Hungarian Abortion Law Since 1992
The law regulating induced abortion in post-communist Hungary was introduced in 1992 and has remained unchanged until now. According to Hungarian legislation, pregnancies can be terminated citing four reasons: rape; the mother’s health being endangered; foetal anomaly; and the grave emotional distress of the pregnant woman. Most women seeking abortion cite emotional distress, which does not need to be proved. The exact Hungarian term is the women’s ‘grave crisis situation of the mother’ and it can refer to anything from the woman’s financial deprivation to social exclusion. Before the pregnant woman can have her pregnancy terminated, she needs to attend a series of counselling sessions about alternatives to abortion, social benefits are available for mothers and the risks abortion involves. The counselling sessions that aim to provide information to women so that they can reach a well-considered decision about abortion results in around 10 per cent of women deciding to keep their babies. According to Hungarian law, pregnancies can be terminated up to 12 weeks (but this can be extended to 24 weeks in certain circumstances).
Statistical Evidence about the Declining Number of Abortions In Hungary
While during the state socialist period the number of terminated pregnancies was high, since the regime change the number of abortions has decreased. Abortions peaked in in 1964 when there were 140 abortions per 100 live births, or in real numbers around 200,000 abortions in each year of the 1960s. With the regime change, however, abortion rates radically declined. In 2003 the number of terminated pregnancies fell to 56,404 from 90,394 in 1990, or 58.1 abortions per 100 live births. The trend of decreasing abortions persisted ever since, while in the last ten years the decline was even sharper than before. In 2021, there were 22,000 abortions, that is, 23.7 abortions per 100 live births. This is the lowest number on record according to the Central Statistical Office’s website. One explanation for such a remarkable decrease in abortions is the government having introduced pro-family policies.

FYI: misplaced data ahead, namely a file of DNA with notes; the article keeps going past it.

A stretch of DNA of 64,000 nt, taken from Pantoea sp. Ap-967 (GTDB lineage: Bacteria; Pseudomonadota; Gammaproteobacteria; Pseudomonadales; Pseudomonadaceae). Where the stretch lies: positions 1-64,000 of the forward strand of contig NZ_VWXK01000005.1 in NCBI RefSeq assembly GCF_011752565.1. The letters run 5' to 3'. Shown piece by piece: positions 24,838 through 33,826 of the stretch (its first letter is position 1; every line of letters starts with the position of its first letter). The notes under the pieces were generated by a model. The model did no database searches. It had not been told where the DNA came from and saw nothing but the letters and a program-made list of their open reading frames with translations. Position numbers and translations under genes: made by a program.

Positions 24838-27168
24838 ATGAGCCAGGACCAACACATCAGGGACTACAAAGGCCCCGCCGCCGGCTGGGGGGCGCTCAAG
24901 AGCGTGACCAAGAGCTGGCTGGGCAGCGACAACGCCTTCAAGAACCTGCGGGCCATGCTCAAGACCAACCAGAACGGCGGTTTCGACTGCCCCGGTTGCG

The Nature of the Amendment
It is important to note that so far, the decrease in abortions was achieved without a change in abortion regulation. The recently introduced amendment to the Hungarian abortion law does not change the above-described procedure, it only adds the requirement that women obtain a medical certificate before they can have their pregnancies terminated. The certificate is to prove that the pregnant woman has listened to the heartbeat of the foetus. Foetal heartbeat can be detected as early as the fifth week of pregnancy, and it is an important sign indicating that the foetus is alive and doing well.
The amendment will enter into force on 15 September. The amendment motion was submitted to parliament by minister of interior Sándor Pintér. A very similar amendment was proposed twice, in 2016 and in 2018 by radical right-wing politician Dóra Dúró, a former Jobbik, now Mi Hazánk MP. Dúró now welcomed the amendment as the first ‘truly pro-life step’ in abortion legislation in Hungary. In a social media, Dúró argued that the amendment is not a tightening of the abortion law, it merely makes sure that the mother is aware of the weight and consequences of her decision.